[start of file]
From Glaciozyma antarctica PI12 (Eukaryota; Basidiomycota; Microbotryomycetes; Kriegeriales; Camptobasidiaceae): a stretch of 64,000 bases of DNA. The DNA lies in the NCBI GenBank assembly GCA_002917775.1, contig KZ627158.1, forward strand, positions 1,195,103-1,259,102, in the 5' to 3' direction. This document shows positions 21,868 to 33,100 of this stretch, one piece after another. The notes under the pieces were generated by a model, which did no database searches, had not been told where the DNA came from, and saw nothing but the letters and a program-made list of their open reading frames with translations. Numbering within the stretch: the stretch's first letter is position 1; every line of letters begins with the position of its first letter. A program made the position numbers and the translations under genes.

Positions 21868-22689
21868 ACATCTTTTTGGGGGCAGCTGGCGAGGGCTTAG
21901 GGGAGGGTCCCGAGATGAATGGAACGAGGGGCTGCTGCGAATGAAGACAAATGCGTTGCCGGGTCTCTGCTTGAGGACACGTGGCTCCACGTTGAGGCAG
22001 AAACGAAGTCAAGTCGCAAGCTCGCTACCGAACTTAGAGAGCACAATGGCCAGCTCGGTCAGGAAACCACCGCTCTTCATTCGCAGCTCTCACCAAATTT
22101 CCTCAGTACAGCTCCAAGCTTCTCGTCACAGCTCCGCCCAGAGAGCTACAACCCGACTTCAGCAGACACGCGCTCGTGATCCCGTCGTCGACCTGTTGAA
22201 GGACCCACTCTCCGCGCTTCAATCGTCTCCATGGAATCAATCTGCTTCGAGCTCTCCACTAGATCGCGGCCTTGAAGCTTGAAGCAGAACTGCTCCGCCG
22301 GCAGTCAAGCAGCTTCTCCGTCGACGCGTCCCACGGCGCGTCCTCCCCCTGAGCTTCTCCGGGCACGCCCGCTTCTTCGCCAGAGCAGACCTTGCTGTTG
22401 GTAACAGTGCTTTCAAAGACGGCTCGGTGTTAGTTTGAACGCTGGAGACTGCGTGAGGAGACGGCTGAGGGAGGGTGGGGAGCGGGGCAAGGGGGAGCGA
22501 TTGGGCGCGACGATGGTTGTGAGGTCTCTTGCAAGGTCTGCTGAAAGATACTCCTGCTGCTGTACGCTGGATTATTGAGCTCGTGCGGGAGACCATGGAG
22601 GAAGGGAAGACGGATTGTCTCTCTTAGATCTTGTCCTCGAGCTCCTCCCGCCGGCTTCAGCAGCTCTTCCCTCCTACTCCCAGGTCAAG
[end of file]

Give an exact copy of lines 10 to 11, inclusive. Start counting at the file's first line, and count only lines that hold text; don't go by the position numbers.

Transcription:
22501 TTGGGCGCGACGATGGTTGTGAGGTCTCTTGCAAGGTCTGCTGAAAGATACTCCTGCTGCTGTACGCTGGATTATTGAGCTCGTGCGGGAGACCATGGAG
22601 GAAGGGAAGACGGATTGTCTCTCTTAGATCTTGTCCTCGAGCTCCTCCCGCCGGCTTCAGCAGCTCTTCCCTCCTACTCCCAGGTCAAG